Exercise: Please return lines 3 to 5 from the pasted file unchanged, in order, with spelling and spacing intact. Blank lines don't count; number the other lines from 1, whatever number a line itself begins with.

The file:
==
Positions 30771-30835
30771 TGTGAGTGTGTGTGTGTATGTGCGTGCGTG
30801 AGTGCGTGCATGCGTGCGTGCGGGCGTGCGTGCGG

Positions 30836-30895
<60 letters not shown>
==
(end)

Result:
30801 AGTGCGTGCATGCGTGCGTGCGGGCGTGCGTGCGG

Positions 30836-30895
<60 letters not shown>